Capitalise on Innovation

Capitalise on Innovation

Is the UK “…where inventions are born, but not bred for long-term success”?

This was the contention of the then chairman of Google, Eric Schmidt, in his 2011 James MacTaggart Memorial lecture at the Edinburgh International Television Festival.

He went on to say “The UK does a great job of backing small firms and cottage industries, but there’s little point getting a thousand seeds to sprout if they are then left to wither or transplanted overseas. UK businesses need championing to help them grow into global powerhouses, without having to sell out to foreign-owned companies.”

I’m not sure I agree fully with his reading on the backing available for small firms but he is spot on with the other points. This is a country that punches way above its weight for inventiveness but is, in general, not as good at turning ideas into money. (Put your notable exceptions in the Comments section. I’ll start you off with Dyson. A great, innovative company that knows how to market it’s products well.)

It has been said that

Nothing happens until somebody sells something.

Whilst this is a slightly one-sided view, there is a grain of truth in it. However, it’s the repeated ‘selling of something’ that can be the issue after the initial flush of success. You know, when the novelty value has worn off or that pesky competitor has appeared.

But why should we expect inventors to be good at sales and marketing? Their strength lies in their ability to turn their ideas into something real and tangible, not necessarily in creating companies with sustained growth.

How do you jump the gap from great idea to great-selling product?

That’s why I created Arrosam. I had spent the previous 25+ years working for a number of companies selling a variety of technical products and services into a wide range of customers around the world.

Whilst a couple of these companies did well, most of them just did ‘OK’ and could have done a better job of selling their products. (Mea culpa. “If you’re not part of the solution, you must be part of the problem” and all that. Experience is gained from failing, as well as from winning.)

Why was this?

Across most of the companies I’ve worked for, the individual sales people were left to their own devices in terms of how to win business.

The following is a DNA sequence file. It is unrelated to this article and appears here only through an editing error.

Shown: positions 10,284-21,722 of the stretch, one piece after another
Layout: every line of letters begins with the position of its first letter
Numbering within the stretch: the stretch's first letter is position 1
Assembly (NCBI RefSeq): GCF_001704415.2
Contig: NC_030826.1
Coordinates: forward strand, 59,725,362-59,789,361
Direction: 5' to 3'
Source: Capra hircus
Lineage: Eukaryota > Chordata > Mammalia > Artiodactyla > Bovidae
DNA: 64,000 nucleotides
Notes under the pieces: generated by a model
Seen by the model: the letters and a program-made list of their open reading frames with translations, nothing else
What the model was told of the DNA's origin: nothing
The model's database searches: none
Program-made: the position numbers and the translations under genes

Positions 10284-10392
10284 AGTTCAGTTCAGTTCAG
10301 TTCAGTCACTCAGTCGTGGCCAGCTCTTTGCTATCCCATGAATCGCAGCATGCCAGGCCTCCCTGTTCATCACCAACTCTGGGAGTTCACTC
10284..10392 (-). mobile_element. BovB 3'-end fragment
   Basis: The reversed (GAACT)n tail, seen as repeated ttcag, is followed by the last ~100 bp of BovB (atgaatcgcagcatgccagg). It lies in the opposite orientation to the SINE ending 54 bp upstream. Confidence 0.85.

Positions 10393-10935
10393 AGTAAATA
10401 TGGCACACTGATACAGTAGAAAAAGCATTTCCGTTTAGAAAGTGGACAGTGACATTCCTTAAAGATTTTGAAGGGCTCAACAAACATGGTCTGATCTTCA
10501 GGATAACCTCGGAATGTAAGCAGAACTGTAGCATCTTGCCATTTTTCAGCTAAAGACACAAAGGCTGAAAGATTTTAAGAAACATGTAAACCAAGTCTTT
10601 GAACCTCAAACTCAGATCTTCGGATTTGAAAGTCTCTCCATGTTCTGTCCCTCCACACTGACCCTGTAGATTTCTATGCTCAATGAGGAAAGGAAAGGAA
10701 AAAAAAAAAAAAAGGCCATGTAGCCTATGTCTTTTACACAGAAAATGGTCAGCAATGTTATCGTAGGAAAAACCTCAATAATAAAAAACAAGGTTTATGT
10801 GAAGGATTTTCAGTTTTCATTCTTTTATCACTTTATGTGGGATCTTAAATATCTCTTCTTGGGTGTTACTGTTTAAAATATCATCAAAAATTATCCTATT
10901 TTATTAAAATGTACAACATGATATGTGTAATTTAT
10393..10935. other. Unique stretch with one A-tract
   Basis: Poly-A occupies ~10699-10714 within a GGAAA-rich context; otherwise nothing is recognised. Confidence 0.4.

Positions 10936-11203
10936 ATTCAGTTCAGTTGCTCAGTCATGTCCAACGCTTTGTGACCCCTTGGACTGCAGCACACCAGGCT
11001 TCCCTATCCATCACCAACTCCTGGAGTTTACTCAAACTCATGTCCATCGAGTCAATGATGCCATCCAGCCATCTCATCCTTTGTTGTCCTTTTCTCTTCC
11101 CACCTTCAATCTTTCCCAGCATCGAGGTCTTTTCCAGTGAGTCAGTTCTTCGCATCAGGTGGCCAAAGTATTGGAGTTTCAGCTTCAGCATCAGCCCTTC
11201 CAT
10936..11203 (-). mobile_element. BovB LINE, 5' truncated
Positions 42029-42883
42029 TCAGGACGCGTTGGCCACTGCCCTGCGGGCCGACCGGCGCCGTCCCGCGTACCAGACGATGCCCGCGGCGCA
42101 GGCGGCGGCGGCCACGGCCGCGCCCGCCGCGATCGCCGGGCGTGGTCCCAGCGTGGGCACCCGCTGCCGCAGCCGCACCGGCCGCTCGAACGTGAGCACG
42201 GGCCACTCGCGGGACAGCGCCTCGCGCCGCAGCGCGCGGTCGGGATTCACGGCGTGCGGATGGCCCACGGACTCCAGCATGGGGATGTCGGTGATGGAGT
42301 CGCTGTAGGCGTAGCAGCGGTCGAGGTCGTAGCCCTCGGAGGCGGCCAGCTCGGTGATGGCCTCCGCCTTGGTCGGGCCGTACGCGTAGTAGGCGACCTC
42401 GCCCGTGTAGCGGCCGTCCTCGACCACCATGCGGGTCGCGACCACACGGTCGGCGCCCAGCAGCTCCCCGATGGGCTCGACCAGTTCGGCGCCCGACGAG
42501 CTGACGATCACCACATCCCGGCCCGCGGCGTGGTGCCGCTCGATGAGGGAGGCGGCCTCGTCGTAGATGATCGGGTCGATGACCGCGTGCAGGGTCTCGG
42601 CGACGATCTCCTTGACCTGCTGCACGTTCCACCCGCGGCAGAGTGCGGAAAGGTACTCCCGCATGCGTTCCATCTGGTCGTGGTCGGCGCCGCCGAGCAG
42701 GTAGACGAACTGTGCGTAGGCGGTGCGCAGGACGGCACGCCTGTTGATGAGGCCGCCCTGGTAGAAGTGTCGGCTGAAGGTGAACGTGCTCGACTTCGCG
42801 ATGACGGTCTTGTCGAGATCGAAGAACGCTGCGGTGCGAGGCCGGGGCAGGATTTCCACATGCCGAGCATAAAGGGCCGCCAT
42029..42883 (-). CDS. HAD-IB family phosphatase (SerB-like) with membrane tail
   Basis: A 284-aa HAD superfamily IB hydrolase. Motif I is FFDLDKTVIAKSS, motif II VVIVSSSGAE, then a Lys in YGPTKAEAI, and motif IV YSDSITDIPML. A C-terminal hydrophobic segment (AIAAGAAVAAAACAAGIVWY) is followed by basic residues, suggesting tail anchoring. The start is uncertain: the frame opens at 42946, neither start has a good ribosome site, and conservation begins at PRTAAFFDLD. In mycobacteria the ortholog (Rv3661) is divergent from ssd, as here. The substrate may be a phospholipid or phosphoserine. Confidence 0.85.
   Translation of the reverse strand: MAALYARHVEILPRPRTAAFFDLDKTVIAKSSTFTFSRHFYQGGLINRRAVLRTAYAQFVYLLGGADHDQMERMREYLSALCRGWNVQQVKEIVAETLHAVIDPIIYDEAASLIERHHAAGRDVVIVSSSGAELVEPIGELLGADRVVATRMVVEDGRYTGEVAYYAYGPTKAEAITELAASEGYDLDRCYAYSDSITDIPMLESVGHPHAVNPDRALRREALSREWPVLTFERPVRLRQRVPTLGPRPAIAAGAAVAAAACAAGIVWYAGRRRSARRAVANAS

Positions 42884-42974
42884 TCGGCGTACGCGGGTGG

“But that’s their job” I hear you say. True but let’s look at it from a different angle. Pick your favourite sports star or team. It’s their job to excel at what they do – to win the League, the Cup, the gold medal. Do they do that on their own?

Of course not!

  1. Training. When they are not actually competing, they will undergo continual training to maintain and improve fitness and skills. As I wrote in Sales Lessons from the Operating Theatre, I’ve probably spent a total of about 14 days on external sales training courses and probably less than that on internal sales training. Not exactly continual!

  2. Coaching. Elite performers don’t work it out for themselves. They have specialist coaches monitoring and analysing their performance and looking at ways to improve it. Coaching is NOT telling someone they are not doing well enough and need to buck up their ideas! (Yes, before you ask.)

  3. Strategy (and tactics). Very few individuals and teams aim to win everything all of the time. Don’t believe me? Look at those football and rugby teams competing in two or three Cup competitions as well as their respective leagues. Most of them will focus on winning one or two of the overall competitions at the expense of the others.

  4. Process. Improvement and success don’t often come from random events. They come from a deep understanding of what success looks like and the creation of a series of formal steps to get there. Do you allow your production staff to assemble your products in any way they see fit? Why then do you allow your salespeople to sell those products in any way they see fit?

Just as I don’t expect inventors to be great at everything that isn’t innovating, I also don’t expect sales and marketing directors and managers to be great at every single aspect of their jobs. I know I’m not!

None of us is as smart as all of us.

We all have our strengths and weaknesses and part of what I’m trying to achieve with Arrosam is to combine my strengths with those of the inventors, innovators and directors/managers so that the UK becomes a country where inventions are born and bred for long term success.

If you’re happy being just OK, that’s fine; it’s your choice.

If you’re not happy and you feel that the combination of our strengths would help, then contact me for an initial chat. What have you got to lose?

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Note: This blog post was substantially rewritten on 19th April 2016 to give a greater emphasis on the ‘why’ behind Arrosam.

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